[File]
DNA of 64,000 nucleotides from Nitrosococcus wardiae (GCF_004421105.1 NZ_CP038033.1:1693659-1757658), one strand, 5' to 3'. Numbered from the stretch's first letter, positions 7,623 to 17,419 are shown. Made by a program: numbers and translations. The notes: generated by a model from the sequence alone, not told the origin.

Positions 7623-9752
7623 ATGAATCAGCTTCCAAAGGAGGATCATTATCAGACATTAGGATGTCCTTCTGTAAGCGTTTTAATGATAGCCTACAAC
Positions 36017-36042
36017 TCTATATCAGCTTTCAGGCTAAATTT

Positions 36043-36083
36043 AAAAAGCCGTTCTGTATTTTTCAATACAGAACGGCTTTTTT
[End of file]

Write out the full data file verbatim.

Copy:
DNA of 64,000 nucleotides from Nitrosococcus wardiae (GCF_004421105.1 NZ_CP038033.1:1693659-1757658), one strand, 5' to 3'. Numbered from the stretch's first letter, positions 7,623 to 17,419 are shown. Made by a program: numbers and translations. The notes: generated by a model from the sequence alone, not told the origin.

Positions 7623-9752
7623 ATGAATCAGCTTCCAAAGGAGGATCATTATCAGACATTAGGATGTCCTTCTGTAAGCGTTTTAATGATAGCCTACAAC
Positions 36017-36042
36017 TCTATATCAGCTTTCAGGCTAAATTT

Positions 36043-36083
36043 AAAAAGCCGTTCTGTATTTTTCAATACAGAACGGCTTTTTT